And one more that speaks to me closely because this is why we are pushing for CD for all teams in Walmart, was that you have to level up as an engineer to do continuous delivery. And when you have this challenge put in front of you that, hey, we need to deliver working solutions to the end user, not code, not change, working solutions to the end user daily as a team. You’ve got a lot of problems to solve in solving those problems elevates you as a team. It elevates individuals on the team as engineers, and that’s not theoretical. I’ve witnessed it. I’ve lived it myself. And that’s why we were pushing for CD at Walmart wasn’t to show change out faster. It was to elevate engineering excellence across your enterprise.
Shane: I think that’s a good point you raise. You often hear that Amazon are shipping hundreds of changes a minute, is that the concept behind it,
Bryan: Yeah, no, absolutely. If I can release one line of code and verify it’s good, man. I feel so much better. When you’re releasing every quarter, who cares? I’m spending all my day coding stuff and I never get to see it work. But it’s fun to release and see your stuff working.
Murray: Now, let’s say I wanna restructure something in a substantial way, like my user interface design. I don’t want to release a small part of it because it’s actually not gonna work with the rest of it.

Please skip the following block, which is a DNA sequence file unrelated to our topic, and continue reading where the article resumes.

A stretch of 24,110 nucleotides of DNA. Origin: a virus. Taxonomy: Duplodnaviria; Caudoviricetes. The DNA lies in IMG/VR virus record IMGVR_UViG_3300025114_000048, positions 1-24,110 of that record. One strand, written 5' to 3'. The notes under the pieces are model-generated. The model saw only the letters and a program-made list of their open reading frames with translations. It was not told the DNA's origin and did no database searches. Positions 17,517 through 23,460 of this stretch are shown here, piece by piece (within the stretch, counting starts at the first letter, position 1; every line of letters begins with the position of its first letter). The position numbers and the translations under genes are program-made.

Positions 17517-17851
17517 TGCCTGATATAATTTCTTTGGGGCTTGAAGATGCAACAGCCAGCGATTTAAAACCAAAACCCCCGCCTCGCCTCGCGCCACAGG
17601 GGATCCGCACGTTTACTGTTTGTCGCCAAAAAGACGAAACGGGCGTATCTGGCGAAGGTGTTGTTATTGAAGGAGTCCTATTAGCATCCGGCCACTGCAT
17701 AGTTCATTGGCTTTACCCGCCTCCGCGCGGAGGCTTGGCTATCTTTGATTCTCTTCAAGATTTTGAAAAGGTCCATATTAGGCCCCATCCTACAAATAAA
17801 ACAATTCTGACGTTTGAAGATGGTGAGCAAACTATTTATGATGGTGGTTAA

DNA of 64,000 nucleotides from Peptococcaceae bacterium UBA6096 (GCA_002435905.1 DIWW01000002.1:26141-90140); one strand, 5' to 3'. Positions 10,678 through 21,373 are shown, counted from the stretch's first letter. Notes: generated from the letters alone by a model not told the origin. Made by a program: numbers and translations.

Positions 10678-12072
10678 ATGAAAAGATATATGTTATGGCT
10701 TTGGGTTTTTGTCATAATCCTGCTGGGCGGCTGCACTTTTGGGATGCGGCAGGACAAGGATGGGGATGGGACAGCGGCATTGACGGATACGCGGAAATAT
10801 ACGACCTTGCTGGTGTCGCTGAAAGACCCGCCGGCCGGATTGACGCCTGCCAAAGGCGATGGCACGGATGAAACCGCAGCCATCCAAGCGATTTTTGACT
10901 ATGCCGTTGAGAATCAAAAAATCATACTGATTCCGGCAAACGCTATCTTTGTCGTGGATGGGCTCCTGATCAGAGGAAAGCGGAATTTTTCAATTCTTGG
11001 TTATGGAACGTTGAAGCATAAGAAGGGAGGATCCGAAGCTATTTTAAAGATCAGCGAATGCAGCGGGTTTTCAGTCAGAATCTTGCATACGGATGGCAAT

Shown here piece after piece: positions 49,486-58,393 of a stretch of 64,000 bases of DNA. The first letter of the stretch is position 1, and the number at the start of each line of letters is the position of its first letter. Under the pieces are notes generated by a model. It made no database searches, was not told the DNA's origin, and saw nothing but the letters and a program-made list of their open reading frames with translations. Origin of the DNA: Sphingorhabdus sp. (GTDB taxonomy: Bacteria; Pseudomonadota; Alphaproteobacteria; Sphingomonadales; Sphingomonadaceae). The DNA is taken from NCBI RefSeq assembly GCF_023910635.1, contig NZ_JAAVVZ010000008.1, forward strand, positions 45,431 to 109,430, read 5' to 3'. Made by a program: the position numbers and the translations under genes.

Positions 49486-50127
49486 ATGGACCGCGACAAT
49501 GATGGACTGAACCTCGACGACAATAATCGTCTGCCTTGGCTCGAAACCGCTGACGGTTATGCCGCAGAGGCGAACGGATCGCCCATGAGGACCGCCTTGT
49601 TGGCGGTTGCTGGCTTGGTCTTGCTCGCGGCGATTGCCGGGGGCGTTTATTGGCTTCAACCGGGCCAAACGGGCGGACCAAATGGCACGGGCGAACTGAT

Murray: so what am I doing? Am I, releasing changes that are in progress into production, but they just shielded. Usage, Is that what I’m doing?
Bryan: Absolutely. Number one, if we have to make a huge user interface change, boy we did something wrong. But let’s just assume that that’s, true, right then. Yes. You separate out release from Deploy, so we’re deploying small changes all the time. I have an environment where I have some way to segregate off a group of people who can see the changes as they’re happening so that we can get feedback on those things. But majority of the users or all of production doesn’t see that change until we decide to activate that change. The goal is feedback. We don’t wanna code something in a complete feature on my laptop and then deploy it and find out it was actually the wrong thing to do at all anyway. We need the closest to production feedback loop as we can possibly get. And so you’re releasing all these small changes, but you’re absolutely segregating it off from the end user. When your marketing’s ready, when your documentation’s ready, when all these other things ready, then you make another change to activate it, and then if it blows up, you just make another change to deactivate.